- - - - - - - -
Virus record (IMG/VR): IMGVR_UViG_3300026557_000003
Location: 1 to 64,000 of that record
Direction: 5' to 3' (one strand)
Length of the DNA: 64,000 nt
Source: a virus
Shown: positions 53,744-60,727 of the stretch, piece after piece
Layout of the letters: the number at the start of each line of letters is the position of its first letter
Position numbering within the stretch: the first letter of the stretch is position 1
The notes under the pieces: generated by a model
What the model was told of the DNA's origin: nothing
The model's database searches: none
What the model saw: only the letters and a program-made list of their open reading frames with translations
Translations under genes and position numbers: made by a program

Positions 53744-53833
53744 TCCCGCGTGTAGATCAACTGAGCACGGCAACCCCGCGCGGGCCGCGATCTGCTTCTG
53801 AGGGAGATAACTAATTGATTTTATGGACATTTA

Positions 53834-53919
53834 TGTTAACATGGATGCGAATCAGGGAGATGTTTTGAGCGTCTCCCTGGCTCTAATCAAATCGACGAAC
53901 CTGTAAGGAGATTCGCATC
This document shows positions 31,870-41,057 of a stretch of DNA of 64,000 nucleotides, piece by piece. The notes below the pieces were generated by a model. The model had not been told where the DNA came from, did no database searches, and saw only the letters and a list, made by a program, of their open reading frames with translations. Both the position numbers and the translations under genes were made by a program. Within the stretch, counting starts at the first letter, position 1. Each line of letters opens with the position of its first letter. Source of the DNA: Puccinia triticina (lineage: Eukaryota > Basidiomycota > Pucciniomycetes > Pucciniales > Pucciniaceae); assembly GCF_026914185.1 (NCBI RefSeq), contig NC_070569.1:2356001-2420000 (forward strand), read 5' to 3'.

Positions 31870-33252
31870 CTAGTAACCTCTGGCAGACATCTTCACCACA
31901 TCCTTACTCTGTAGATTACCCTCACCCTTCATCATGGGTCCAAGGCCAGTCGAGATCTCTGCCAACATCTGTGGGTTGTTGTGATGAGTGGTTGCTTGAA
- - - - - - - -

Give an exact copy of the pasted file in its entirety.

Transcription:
Virus record (IMG/VR): IMGVR_UViG_3300026557_000003
Location: 1 to 64,000 of that record
Direction: 5' to 3' (one strand)
Length of the DNA: 64,000 nt
Source: a virus
Shown: positions 53,744-60,727 of the stretch, piece after piece
Layout of the letters: the number at the start of each line of letters is the position of its first letter
Position numbering within the stretch: the first letter of the stretch is position 1
The notes under the pieces: generated by a model
What the model was told of the DNA's origin: nothing
The model's database searches: none
What the model saw: only the letters and a program-made list of their open reading frames with translations
Translations under genes and position numbers: made by a program

Positions 53744-53833
53744 TCCCGCGTGTAGATCAACTGAGCACGGCAACCCCGCGCGGGCCGCGATCTGCTTCTG
53801 AGGGAGATAACTAATTGATTTTATGGACATTTA

Positions 53834-53919
53834 TGTTAACATGGATGCGAATCAGGGAGATGTTTTGAGCGTCTCCCTGGCTCTAATCAAATCGACGAAC
53901 CTGTAAGGAGATTCGCATC
This document shows positions 31,870-41,057 of a stretch of DNA of 64,000 nucleotides, piece by piece. The notes below the pieces were generated by a model. The model had not been told where the DNA came from, did no database searches, and saw only the letters and a list, made by a program, of their open reading frames with translations. Both the position numbers and the translations under genes were made by a program. Within the stretch, counting starts at the first letter, position 1. Each line of letters opens with the position of its first letter. Source of the DNA: Puccinia triticina (lineage: Eukaryota > Basidiomycota > Pucciniomycetes > Pucciniales > Pucciniaceae); assembly GCF_026914185.1 (NCBI RefSeq), contig NC_070569.1:2356001-2420000 (forward strand), read 5' to 3'.

Positions 31870-33252
31870 CTAGTAACCTCTGGCAGACATCTTCACCACA
31901 TCCTTACTCTGTAGATTACCCTCACCCTTCATCATGGGTCCAAGGCCAGTCGAGATCTCTGCCAACATCTGTGGGTTGTTGTGATGAGTGGTTGCTTGAA